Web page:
Denise Li never expected to fall in love with an alpha-male, but he turned out to be The One.
Before I met Alain years ago, I never expected my life partner to turn out to be a jock. I tended to go for bookish types who were more inclined to talk about politics and philosophical ideas than the latest title fight in UFC, more likely to suggest watching The Artist over Expendables 2, whose idea of a good time was to sit down at a cafe talking about postmodern literature, not sweating it out in a gym working those heavy bags.
Of course, to merely pigeonhole or stereotype Alain as a jock would be an insult to the nth degree. But I’m running ahead of myself.
But I’ll be upfront right now and just state for the record that I first noticed his rippling biceps and washboard abs before I realised that he also had a sparkling personality to boot. I mean, the dude is the physical embodiment of “alpha male” (as friends continue to remind me to this day), and (SHAME ON ME), in my mind, I immediately associated with him all the negative stereotypes of alpha-maleness: More brawn than brain, full of machismo … probably a sexist dude who expects his girlfriend to be skinny, have big boobs and long hair, and make him a “sammich”.
It wasn’t long before I was to discover how wrong I was. He would turn out to be the sweetest, most considerate guy I’ve ever gone out with. And yes, the man can hold his own in a discussion about feminism and gay rights (thank GOD).
But I am someone who takes more than a passing interest in gender politics and identity, and I soon realised that Alain has actually taught me a few lessons about what it means to “be a man”, above and beyond physical appearances and stereotypical Hollywood-esque depictions of masculinity.
(Disclaimer: It’s not that I think these are traits exclusive to the male gender or that only men should have these traits. Rather, they are traits are seem to be associated more strongly with males during the process of gender socialisation, although I’m of the opinion that they are good ones to have, regardless of which gender you identify with.)
1. He walks the talk
I would be impressed if I found out that a guy has read The Vagina Monologues, The Beauty Myth, or The Feminine Mystique. But you know what I find even more impressive? If a dude is able to call out sexist/bigoted bullshit as and when he sees it happen. Many people – and I count myself as guilty on occasion – would just let these things slide, especially if such views are expressed by their friends in order to “maintain the peace” and not create an awkward situation. But I’ve seen first-hand that Alain is not afraid to point out misogynistic/homophobic/racist statements uttered by people he knows and challenge them on it.
2. He is remarkably self-assured
While we both consider ourselves to be introverts, I admire the way Alain conducts himself in unfamiliar group settings. In a roomful of strangers, I am more likely to be a shrinking violet; I keep quiet and pretend to be invisible, whereas he has a way of making himself memorable to new people he meets. He doesn’t do this by being loud or dominating conversations – he just has a way of overcoming shyness quickly and projecting a confident demeanour that doesn’t feel fake or come across like he’s overcompensating.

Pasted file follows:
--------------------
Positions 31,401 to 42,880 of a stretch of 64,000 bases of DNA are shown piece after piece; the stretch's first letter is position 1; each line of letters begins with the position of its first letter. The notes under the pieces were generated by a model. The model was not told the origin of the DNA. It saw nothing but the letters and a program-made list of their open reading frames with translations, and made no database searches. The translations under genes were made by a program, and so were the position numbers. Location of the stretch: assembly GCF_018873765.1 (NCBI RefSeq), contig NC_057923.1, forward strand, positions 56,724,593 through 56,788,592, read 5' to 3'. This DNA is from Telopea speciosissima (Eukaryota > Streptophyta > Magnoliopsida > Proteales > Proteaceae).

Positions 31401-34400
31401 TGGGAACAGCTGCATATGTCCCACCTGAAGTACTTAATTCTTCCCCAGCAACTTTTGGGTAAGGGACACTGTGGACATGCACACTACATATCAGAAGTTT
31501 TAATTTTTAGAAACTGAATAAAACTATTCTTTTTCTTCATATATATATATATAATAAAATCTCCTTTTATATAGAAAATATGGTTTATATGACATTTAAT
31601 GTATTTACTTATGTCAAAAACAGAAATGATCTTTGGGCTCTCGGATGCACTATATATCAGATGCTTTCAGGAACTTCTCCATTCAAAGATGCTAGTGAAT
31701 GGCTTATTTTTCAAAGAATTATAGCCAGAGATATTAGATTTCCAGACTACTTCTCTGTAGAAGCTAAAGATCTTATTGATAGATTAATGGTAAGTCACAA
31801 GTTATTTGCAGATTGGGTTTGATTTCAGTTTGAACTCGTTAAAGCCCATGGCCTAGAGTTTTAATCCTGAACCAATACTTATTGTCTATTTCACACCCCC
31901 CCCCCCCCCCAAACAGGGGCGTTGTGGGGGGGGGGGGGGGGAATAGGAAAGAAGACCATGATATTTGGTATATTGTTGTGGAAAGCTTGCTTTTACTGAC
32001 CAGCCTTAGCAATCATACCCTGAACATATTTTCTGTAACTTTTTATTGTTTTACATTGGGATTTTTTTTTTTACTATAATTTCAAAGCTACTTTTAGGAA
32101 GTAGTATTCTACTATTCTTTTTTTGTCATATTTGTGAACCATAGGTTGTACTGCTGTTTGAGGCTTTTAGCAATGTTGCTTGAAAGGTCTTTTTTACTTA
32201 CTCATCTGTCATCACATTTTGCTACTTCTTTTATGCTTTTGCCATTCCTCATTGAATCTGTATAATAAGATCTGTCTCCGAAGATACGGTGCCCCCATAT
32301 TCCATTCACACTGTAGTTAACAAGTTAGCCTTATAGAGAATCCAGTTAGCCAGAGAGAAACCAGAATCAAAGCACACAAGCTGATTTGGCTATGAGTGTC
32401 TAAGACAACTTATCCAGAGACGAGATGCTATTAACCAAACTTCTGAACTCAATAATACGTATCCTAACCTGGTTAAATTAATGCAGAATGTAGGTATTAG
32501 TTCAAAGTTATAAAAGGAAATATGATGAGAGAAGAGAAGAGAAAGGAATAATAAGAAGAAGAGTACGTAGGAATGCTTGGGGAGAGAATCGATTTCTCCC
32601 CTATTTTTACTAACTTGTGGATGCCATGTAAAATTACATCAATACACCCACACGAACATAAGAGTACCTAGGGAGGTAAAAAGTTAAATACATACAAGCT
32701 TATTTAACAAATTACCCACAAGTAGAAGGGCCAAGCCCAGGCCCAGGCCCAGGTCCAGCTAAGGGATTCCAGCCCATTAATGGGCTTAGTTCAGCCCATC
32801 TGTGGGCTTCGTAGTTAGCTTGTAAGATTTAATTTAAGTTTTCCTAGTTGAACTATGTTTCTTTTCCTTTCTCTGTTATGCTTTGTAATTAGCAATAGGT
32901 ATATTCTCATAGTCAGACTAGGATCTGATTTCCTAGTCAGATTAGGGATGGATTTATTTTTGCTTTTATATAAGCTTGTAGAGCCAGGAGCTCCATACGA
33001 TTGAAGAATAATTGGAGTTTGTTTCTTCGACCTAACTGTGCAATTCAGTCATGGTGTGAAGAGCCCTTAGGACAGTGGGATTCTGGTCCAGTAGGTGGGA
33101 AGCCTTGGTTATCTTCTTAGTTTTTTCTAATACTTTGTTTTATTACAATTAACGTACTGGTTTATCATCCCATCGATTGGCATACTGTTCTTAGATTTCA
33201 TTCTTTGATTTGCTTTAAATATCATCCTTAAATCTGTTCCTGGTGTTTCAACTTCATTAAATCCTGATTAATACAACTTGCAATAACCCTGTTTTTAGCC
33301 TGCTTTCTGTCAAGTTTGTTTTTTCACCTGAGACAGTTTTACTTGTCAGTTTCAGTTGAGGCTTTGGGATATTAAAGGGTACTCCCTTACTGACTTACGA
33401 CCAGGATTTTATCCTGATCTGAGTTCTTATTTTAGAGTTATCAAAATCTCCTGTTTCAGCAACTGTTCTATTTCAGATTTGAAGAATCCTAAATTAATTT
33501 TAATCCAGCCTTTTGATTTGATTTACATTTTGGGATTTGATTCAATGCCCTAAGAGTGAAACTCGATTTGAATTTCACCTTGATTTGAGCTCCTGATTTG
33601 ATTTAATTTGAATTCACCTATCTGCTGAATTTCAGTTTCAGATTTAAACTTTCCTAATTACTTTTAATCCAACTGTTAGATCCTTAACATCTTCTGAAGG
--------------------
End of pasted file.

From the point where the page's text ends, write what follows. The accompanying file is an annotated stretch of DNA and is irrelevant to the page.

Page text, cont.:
3. He is decisive and committed
Call me unlucky but before meeting Alain, all I seemed to meet were guys who were happy to string me along or deliberately leave their feelings for me open-ended. But I never had to second-guess Alain from the start. Where our long-distance relationship is concerned, he’s always more than held up his share of the bargain: Coming to Singapore regularly for visits, making sure he’s around for our Skype calls. I’ve seen this decisiveness spill over into other areas of his life as well. Recently, he went for a skills-upgrading course in the field of logistics and I liked how he didn’t settle for average grades – he always wanted to among the top of his class, and worked hard on the aspects he was weaker in. I find that kind of commitment really sexy, for some reason.
4. He’s big enough to admit it when he’s wrong
If women are guilty of saying “sorry” too much (Pantene recently released an amazing ad that highlighted the tendency of women to say “sorry” when they really mean “excuse me”), I think some men are guilty of the exact opposite: Getting overly defensive when it’s become clear that they are in the wrong. To many men, saying “I’m sorry” is akin to showing weakness, but I think nothing can be further from the truth. I think it takes incredible courage to admit you’re wrong and adjust your viewpoints accordingly. Alain is someone who’s open-minded enough to think things through, and able to step into someone else’s shoes to see their point of view. When he says “sorry” during an argument to me, I find myself respecting him even more for it.
Anyway, I’m interested to find out what are some of the other traits you find attractive in a man. Leave a comment to let me know!
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